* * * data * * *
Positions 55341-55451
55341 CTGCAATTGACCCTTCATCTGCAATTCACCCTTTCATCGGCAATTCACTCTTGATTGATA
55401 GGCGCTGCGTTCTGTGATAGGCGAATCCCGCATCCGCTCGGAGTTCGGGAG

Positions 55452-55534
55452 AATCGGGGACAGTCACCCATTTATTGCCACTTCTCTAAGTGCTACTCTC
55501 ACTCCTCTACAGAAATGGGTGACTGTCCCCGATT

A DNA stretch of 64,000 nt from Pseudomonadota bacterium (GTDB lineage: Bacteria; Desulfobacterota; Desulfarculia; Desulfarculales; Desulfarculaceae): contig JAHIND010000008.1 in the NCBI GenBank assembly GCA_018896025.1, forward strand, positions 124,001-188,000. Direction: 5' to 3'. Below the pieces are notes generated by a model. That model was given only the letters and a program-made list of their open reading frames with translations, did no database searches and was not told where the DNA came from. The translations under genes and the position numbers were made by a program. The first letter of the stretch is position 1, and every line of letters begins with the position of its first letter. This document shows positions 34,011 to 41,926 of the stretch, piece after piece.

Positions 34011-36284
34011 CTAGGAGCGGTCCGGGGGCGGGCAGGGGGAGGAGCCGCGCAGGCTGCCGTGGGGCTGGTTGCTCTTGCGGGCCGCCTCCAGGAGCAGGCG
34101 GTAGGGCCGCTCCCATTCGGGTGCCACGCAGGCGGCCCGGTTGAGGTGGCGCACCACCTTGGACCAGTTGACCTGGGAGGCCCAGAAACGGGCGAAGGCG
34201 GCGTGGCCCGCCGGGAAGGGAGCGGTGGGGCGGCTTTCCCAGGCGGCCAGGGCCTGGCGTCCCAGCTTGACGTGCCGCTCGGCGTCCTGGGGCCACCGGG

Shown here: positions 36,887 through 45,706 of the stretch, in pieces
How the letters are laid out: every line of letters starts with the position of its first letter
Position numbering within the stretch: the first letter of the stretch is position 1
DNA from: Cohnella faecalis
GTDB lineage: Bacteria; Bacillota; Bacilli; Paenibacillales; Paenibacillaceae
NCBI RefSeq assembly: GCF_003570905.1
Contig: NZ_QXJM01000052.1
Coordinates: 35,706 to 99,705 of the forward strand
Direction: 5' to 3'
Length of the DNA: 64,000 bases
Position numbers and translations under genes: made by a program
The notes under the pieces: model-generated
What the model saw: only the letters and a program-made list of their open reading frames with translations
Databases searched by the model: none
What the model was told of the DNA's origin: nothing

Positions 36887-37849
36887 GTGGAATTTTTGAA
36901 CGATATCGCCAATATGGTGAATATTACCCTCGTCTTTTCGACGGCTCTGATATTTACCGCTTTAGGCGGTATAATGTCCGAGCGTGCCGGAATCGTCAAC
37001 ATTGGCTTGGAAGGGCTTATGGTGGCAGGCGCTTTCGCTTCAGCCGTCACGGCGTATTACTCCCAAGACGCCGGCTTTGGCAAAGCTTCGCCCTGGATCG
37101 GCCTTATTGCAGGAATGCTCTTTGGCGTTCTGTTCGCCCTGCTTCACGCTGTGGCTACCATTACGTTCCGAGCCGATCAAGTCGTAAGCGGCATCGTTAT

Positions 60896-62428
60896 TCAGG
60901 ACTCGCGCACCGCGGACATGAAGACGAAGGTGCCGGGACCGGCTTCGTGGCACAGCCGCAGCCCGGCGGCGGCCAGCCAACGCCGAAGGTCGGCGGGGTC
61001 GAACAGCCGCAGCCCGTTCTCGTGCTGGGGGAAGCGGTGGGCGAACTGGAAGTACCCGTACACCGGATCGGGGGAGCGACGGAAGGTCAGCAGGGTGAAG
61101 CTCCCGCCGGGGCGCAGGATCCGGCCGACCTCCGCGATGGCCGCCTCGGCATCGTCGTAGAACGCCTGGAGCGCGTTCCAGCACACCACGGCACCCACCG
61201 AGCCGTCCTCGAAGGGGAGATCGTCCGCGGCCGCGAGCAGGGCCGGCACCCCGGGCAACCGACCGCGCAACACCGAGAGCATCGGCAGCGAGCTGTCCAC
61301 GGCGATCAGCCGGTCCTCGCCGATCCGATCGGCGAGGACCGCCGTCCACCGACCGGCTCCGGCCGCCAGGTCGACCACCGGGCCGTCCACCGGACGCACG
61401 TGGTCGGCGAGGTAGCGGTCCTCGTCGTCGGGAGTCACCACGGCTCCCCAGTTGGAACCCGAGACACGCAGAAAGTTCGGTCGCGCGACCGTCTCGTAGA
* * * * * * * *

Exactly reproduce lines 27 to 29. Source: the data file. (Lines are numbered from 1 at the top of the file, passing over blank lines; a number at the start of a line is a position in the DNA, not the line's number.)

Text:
Positions 36887-37849
36887 GTGGAATTTTTGAA
36901 CGATATCGCCAATATGGTGAATATTACCCTCGTCTTTTCGACGGCTCTGATATTTACCGCTTTAGGCGGTATAATGTCCGAGCGTGCCGGAATCGTCAAC